“BACKSTAGE WITH BRUCE KLAUBER”: January, 2015 edition

Happy 2015 to the readers of “Backstage with Bruce Klauber,” celebrating 30 years of continuous publication. Here’s to 30 more. Happy reading!

Things are changing at Atlantic City’s troubled Taj Mahal Hotel/Casino seemingly by the minute. The last “big news” to be reported was this: Though a deal between the Taj investor Carl Icahn and the casino workers union fell apart at the 11th hour, Ichan will ante up $20 million to keep the venue open, at least for awhile. He promises a $100 million in additional investment if he gets the tax breaks he wants from the state of New Jersey. Good luck with that one, Carl. Bet on this: The Taj will close. It’s only a matter of when.

The deal to purchase the shuttered behemoth called Revel is officially off. Seems that high bidder Brookfield Associates didn’t read the fine print about having to pay some of the costs associated with Revel’s utility plant. Evidently, Brookfield wanted out badly, as they didn’t mind losing their $11 million deposit. “Plan B” is that Revel has gone back to investor Glenn Straub, second highest bidder for the facility at $95.4 million. Straub is interested and has talked vaguely of turning Revel into an institution of higher learning/think tank type of operation, but he’s looking for something in the neighborhood of an $8 million break on his bid, claiming he wasn’t treated fairly in the initial bidding war against Brookfield. Additionally, he wants nothing to do with paying outstanding utility bills. This could be a problem for the physical venue itself. The utility company responsible for keeping electric, heating, cooling and water running at the shuttered facility just defaulted on their December payment. If someone doesn’t pay the freight, the utility folk have threatened to literally pull the plug, which would be disastrous for Revel.

There is a ray of hope on the Boardwalk, as the sale of the Caesars’-owned Showboat Hotel and Casino to Richard Stockton College—inferred in this space last month—has been finalized. Price tag is $18 million.

What do you do with a shuttered and abandoned hotel and casino that no one wants to buy? Atlantic City has decided, in the case of the Trump Plaza, to implode the thing. Guess a vacant lot is better than anything.

In the “backing out of deals” sweepstakes closer to home, the on-again, off-again saga for the purchase and renovation of the Boyd Theater is evidently off again. It seems that developer Neil Rodin never followed up on his agreement to buy the Boyd from owner Live Nation. Rodin claims to be negotiating a new lease with Pearl Properties, who bought the Boyd for $4.5 million in October.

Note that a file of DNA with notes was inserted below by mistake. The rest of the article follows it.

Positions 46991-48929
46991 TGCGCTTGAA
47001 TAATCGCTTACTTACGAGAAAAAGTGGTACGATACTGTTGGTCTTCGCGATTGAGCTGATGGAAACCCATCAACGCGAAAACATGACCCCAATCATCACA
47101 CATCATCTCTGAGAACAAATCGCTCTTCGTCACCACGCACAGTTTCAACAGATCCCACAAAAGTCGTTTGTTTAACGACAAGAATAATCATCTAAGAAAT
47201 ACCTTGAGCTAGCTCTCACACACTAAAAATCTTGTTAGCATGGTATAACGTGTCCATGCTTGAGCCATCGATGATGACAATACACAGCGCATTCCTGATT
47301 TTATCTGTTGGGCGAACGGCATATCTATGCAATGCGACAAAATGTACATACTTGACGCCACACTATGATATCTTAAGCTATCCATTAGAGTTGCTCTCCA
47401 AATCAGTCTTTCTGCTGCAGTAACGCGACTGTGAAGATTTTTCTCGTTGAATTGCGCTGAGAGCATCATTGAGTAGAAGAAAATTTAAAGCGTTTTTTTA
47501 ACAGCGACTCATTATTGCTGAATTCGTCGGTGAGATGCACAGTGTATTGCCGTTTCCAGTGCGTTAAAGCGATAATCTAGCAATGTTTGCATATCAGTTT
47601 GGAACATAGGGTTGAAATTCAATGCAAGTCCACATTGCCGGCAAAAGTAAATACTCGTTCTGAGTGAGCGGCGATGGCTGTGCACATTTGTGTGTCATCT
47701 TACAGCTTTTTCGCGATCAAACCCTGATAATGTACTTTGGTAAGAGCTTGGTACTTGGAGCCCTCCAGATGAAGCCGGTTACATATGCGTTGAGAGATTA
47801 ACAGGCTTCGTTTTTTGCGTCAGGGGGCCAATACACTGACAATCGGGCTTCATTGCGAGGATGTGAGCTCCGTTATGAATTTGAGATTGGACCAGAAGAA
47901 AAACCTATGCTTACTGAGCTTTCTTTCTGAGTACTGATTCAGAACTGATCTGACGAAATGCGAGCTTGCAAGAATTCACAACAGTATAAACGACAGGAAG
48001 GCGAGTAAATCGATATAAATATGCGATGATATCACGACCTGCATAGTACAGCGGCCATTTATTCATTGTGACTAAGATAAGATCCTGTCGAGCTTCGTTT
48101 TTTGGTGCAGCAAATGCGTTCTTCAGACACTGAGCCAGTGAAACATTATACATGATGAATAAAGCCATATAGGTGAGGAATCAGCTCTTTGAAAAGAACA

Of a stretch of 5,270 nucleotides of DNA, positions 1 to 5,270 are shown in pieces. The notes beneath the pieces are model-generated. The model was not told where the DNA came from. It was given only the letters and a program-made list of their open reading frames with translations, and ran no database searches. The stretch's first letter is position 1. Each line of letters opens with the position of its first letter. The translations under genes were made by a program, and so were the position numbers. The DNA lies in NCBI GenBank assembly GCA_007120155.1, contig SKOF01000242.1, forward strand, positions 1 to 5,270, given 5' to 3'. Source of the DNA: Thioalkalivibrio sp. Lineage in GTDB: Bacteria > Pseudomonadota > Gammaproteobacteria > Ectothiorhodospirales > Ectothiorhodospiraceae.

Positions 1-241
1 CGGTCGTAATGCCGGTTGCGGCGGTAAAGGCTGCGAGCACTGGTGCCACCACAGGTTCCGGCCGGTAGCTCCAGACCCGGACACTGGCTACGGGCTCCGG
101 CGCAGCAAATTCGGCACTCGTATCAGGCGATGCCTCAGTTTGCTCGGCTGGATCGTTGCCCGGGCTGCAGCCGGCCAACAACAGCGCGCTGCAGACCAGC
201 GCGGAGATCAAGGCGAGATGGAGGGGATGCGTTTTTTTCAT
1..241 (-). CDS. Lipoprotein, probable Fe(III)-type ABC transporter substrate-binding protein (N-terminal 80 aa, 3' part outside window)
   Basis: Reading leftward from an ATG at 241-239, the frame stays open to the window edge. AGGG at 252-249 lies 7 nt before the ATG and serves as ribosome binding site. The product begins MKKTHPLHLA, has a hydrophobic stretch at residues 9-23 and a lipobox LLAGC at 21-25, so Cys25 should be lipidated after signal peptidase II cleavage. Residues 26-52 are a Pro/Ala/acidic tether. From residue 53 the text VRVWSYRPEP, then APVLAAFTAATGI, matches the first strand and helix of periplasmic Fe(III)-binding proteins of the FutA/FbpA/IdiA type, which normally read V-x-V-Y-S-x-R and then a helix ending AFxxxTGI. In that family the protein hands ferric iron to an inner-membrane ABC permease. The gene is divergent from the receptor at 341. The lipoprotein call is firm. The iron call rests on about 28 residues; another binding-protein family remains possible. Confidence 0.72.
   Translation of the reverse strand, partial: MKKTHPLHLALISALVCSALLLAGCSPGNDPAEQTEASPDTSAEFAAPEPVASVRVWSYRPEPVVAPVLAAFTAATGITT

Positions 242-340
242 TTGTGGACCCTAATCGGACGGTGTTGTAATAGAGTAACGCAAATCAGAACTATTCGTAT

The famed Four Seasons Hotel, moving to the top of the new Comcast Tower, circa 2018, will close in early June. However, it has been reported that the current Four Seasons facility was purchased by an outfit affiliated with a company called Sage Hospitality. All that Sage has said thus far is that they will handle the transition into a new “luxury brand,” and that plans are to invest millions in upgrades in order to open in the fall. The legendary Fountain restaurant ceased serving dinner December 27. Breakfasts and lunch, however, will continue. Rest assured that the “new” Four Seasons “brand” won’t be Motel 6.

Also getting a reprieve is the Philadelphia Theatre Company, which was “this close” to shutting down, as TD Bank had foreclosed on the Suzanne Roberts Theater that houses PTC. One savior is Kennedy Center President Michael M. Kaiser, who helped put together a recovery plan. The theater now has a month-to-month lease with TD, $400,000 in donations has been made in he last 90 days, and Ralph and Suzanne Roberts have pledged $2.5 million.

There’s good news at the Curtis Institute of Music as well. Curtis Board Chair Baroness Nina von Malzahn has pledged $10 million and President Robert Diaz pledged an addition $1.5 million. Diaz said the gifts were not for anything specific. Diaz’ mission, he says, is “to raise enough endowment money to keep Curtis tuition-free, and to make ‘Curtis on Tour’ permanent.”

Things are also looking up for Dance USA/Philadelphia, whose funding via The William Penn Foundation was pulled with no notice. William Penn has had the grace to pledge short-term funding in the amount of $89,000 which should keep the company going for a least another few months. Dance USA plans to use some of that time to seek other funding. William Penn, which had been funding the company since 2006, has given no reason why they pulled their support. Perhaps it’s because they don’t have to.